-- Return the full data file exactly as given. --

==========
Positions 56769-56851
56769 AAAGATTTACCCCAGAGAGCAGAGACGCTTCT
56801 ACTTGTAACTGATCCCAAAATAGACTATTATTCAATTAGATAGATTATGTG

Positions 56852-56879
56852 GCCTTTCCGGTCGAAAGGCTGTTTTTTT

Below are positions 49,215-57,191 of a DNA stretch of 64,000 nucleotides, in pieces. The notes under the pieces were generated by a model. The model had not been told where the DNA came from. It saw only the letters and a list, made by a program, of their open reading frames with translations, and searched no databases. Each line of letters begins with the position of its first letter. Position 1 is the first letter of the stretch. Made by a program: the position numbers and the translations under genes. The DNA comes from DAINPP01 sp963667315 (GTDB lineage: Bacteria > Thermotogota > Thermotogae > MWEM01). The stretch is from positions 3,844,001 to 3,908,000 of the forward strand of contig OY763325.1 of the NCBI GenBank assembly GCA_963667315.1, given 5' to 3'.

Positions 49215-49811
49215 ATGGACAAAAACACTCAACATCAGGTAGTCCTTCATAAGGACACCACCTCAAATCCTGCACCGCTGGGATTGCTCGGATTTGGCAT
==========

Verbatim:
Positions 56769-56851
56769 AAAGATTTACCCCAGAGAGCAGAGACGCTTCT
56801 ACTTGTAACTGATCCCAAAATAGACTATTATTCAATTAGATAGATTATGTG

Positions 56852-56879
56852 GCCTTTCCGGTCGAAAGGCTGTTTTTTT

Below are positions 49,215-57,191 of a DNA stretch of 64,000 nucleotides, in pieces. The notes under the pieces were generated by a model. The model had not been told where the DNA came from. It saw only the letters and a list, made by a program, of their open reading frames with translations, and searched no databases. Each line of letters begins with the position of its first letter. Position 1 is the first letter of the stretch. Made by a program: the position numbers and the translations under genes. The DNA comes from DAINPP01 sp963667315 (GTDB lineage: Bacteria > Thermotogota > Thermotogae > MWEM01). The stretch is from positions 3,844,001 to 3,908,000 of the forward strand of contig OY763325.1 of the NCBI GenBank assembly GCA_963667315.1, given 5' to 3'.

Positions 49215-49811
49215 ATGGACAAAAACACTCAACATCAGGTAGTCCTTCATAAGGACACCACCTCAAATCCTGCACCGCTGGGATTGCTCGGATTTGGCAT